The control of proton transfer through membranes involves fundamental properties of chemical energy conversion in industrial devices as well as living systems. In particular, ion-exchange membranes are generally used as superior proton-conductors for polymer electrolyte membrane fuel cells (PEMFCs) because of the fluidic nature of water, although cell operation above water's boiling point (>100°C) has been considered to provide higher efficiency and easier humidity management. We show that biomembranes consisting of uracil and chitin phosphate have high anhydrous proton conductivities over a wide temperature range, from room temperature to 160°C, with sufficient thermal stability. Water-free conductivities exceeding 10-3 S/cm have been obtained in the elastic polymeric material, and a fuel cell employing the biomembrane as an electrolyte exhibited stable current generation under non-humidified H2/O2 conditions at 160°C.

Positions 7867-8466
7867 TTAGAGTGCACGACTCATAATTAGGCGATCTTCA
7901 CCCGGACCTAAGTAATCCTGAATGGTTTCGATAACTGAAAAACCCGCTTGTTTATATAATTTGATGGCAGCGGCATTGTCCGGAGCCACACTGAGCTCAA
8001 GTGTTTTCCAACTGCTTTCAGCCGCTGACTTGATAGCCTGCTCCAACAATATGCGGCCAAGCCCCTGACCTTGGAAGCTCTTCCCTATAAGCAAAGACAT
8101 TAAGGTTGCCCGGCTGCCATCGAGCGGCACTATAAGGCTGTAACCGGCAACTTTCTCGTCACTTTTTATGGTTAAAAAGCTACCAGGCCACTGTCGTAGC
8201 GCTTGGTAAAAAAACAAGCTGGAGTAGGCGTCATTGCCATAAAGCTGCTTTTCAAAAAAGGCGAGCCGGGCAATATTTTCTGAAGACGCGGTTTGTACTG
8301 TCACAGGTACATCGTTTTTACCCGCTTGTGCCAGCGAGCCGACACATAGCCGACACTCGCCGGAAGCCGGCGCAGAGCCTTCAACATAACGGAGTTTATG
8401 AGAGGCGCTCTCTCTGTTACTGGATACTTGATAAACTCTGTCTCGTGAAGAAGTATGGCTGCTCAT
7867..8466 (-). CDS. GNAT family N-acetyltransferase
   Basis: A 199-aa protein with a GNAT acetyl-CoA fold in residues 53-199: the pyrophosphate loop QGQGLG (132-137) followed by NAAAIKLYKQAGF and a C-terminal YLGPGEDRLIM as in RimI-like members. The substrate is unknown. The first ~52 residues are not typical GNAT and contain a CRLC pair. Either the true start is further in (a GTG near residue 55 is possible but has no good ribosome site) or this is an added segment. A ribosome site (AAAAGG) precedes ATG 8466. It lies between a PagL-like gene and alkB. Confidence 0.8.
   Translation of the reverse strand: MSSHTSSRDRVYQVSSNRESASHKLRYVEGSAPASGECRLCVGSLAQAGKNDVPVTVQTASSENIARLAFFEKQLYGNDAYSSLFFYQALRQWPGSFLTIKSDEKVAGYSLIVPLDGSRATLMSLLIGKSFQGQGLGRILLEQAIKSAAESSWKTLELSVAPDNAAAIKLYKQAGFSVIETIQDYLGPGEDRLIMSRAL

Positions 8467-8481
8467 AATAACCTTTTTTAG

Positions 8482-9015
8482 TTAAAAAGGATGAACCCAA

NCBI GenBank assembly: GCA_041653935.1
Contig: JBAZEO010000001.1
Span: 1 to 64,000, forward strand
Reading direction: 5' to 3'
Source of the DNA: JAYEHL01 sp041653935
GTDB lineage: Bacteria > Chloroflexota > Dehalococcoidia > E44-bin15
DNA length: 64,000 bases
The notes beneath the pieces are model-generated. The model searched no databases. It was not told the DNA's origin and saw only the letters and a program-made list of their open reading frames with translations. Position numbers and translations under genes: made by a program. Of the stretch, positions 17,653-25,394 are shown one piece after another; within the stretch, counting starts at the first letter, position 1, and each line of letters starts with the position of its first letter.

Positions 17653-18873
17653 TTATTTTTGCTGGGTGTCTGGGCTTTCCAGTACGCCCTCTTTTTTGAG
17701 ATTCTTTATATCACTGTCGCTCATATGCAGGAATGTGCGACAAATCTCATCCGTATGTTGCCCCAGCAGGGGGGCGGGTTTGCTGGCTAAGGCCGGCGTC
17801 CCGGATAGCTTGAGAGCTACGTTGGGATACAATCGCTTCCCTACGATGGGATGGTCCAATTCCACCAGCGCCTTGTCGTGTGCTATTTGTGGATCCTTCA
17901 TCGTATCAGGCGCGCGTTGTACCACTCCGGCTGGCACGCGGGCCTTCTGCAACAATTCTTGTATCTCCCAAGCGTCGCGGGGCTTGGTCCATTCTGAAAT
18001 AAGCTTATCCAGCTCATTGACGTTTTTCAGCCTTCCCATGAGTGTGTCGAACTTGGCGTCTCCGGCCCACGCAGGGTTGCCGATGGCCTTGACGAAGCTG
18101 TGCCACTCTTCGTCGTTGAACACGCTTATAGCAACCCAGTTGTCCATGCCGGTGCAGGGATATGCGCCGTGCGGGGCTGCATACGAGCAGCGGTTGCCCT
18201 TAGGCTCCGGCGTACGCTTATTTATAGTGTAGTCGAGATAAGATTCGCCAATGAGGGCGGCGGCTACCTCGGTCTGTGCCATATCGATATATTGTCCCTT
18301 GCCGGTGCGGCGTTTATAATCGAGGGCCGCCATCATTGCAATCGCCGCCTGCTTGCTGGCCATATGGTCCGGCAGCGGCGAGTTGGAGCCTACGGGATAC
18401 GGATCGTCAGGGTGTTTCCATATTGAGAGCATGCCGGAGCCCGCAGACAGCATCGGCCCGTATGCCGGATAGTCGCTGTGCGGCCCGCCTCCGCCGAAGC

ASJC Scopus subject areas
- Renewable Energy, Sustainability and the Environment
- Energy Engineering and Power Technology
- Strategy and Management